After the Horse & Groom almost opposite, we wander across to The Star.
Outside, sandwich boards advertise “Xmas Crazy horse karaoke, Sat 18th Feb” (so that was some weeks ago), and “Logs, £3.50 per bag”; another chalk board reads “6 Nations rugby today, Come on England”. Hung on the fence that marks the edge of the pub’s property, and covering up a banner advertising Charles Wells Bombardier as being just the thing for St George’s Day (so that was lots of weeks ago), is an English flag of St George, complete with “three lions” shield, Carlsberg branding, and the legend “Official Beer”.
There’s just enough space in front of the building to squeeze in a few picnic benches, but it’s not the day for it, and drinking on a busy street pavement has never been my thing anyway. So we go into the vestibule to find an old off-sales hatch, a door to the left, and one to the right – so we randomly select the right, which, as it turns out, was probably the better choice.
The lounge here is a small room, carpeted, and very much has the feeling of a Working Men’s Club, perhaps (let’s give it the benefit of the doubt) from the 80s. The bar here is tiny, about 5 ft wide; there are three smaller tables and one larger, a handful of chairs, and a comfortable bench in the bay window. Mounted in the corner of the room, facing the bar, is a small TV: it’s a Saturday, and England are playing in the rugby Six Nations. And whereas in the last pub the TV was silent, here the TV’s on at a perfectly comfortable volume.
So, to the bar. The larger part of the bar is in the other room – we happen to have selected the smaller, quieter option – so there’s a little bell hung just above, for attracting the bar staff’s attention should they be away. One of the locals rings the bell for us. It’s a Charles Wells gig here, and on the handle (I think there might have been literally one handle here, hidden behind the vase of daffodils – well the bar is tiny), there’s the “guest” ale – Director’s. Ah yes, that sort of “guest”. On the taps: Kronenbourg, Guinness, Carlsberg cold, Strongbow, Eagle extra smooth, and Fosters. Two pints of Directors it is, then, for £7.20.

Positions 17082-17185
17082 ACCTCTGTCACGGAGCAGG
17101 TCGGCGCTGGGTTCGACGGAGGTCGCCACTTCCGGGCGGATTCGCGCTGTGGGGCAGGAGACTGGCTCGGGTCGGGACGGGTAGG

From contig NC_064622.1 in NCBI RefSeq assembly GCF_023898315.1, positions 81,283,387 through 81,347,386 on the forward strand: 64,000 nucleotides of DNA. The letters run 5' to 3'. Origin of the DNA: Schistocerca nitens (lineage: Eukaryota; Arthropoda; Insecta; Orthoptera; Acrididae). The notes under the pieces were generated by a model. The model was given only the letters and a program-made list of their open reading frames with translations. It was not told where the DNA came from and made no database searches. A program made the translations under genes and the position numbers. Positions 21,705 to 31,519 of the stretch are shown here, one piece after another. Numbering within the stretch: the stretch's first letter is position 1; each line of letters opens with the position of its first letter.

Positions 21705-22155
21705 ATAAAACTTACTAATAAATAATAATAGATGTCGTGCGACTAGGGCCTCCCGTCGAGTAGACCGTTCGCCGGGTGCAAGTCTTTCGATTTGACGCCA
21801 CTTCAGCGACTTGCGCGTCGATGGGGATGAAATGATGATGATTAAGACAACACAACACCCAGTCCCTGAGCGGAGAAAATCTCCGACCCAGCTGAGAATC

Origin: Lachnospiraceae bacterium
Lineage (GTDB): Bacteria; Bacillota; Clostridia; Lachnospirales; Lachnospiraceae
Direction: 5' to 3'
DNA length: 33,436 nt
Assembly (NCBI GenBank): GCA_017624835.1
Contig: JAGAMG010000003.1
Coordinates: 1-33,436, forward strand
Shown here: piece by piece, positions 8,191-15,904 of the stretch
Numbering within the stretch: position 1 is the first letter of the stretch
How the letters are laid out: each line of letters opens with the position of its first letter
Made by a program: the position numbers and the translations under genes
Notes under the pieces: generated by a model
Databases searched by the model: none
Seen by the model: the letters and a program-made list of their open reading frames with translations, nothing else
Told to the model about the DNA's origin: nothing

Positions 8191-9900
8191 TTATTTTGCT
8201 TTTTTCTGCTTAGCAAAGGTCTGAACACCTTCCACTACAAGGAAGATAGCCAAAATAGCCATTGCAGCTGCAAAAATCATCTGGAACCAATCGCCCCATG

On one wall, there’s a large, old juke box. On another wall, between the bar and the exit to the ladies’ loos and the back door, is a brick fireplace, with a mirror placed off-centre on the mantelpiece, along with a highly unrealistic stuffed vole and a kingfisher. Around the lintel to the left, above the door where we came in, is a row of photos of men, each of whom is wearing a tee shirt that reads “old git”. Next to the fireplace, a cartoon picture of a badger, with the words: “Health tip: don’t eat the badger”.
Two men sit at one of the tables, with their pints of Guinness and Kronenbourg. At another table, a woman in her forties; she’s drinking Carlsberg. A man in his forties stands; everyone is watching the rugby, yet it’s not killing conversation – people are actually talking to each other too. Another woman in her forties arrives with a young girl, presumably her daughter; the standing man appears to be the dad. Every now and then, fractionally ahead of the action on our TV, we hear the reactions of those watching the same game on the TV in the other bar. “Get in there!”, a man shouts, for the umpteenth time.
Someone produces a plastic bowl of crisps and peanuts, which is passed around the bar, and the locals invite us to join in, which we do. After a while, the family group leaves, and everyone says goodbyes by name. Later, RealAleRocks sneezes, and one of the locals replied with a “bless you”. It seems really friendly here.
Outside to the front, at one of those picnic benches, a man in his sixties sits, smoking. On a visit to the ladies (sign on the door: “Women only. No men allowed”) I poke my head out the back door to find a tiny beer garden – a small concrete paved area with tables and a sofa, on the edge of the car park.
Before we leave, I show my face in the other bar: a rather larger room, where a woman, a girl, a boy, and about seven men are watching the rugby, on a rather larger TV than the other room, that’s turned up rather louder – but still, not uncomfortably so. There’s a dartboard here, and a fruit machine; England flags hang from the ceiling. I ask the woman – who turns out to be the landlady – to “Remind me, where exactly was The Swan – this side of the Horse & Groom, or the other?”. The other, she tells me – she took on this place on 18th December 2006, just over ten years ago; and The Swan closed the very next day.
I find the contrast of this place with Horse & Groom interesting – it’s far more everyday, working class, unfancy presentation here. The beer selection is, if nothing else, smaller – but given that the most exciting thing we found at Horse & Groom was GK Abbot, I hesitate to say that the beer is better or worse at either place. But The Star was most definitely friendly and welcoming – the most friendly we’ve encountered so far in this series. As someone who spends most of their life these days in towns and cities, this welcome made for a rather refreshing change.
Images by GirlMeetsPint, CC BY 4.0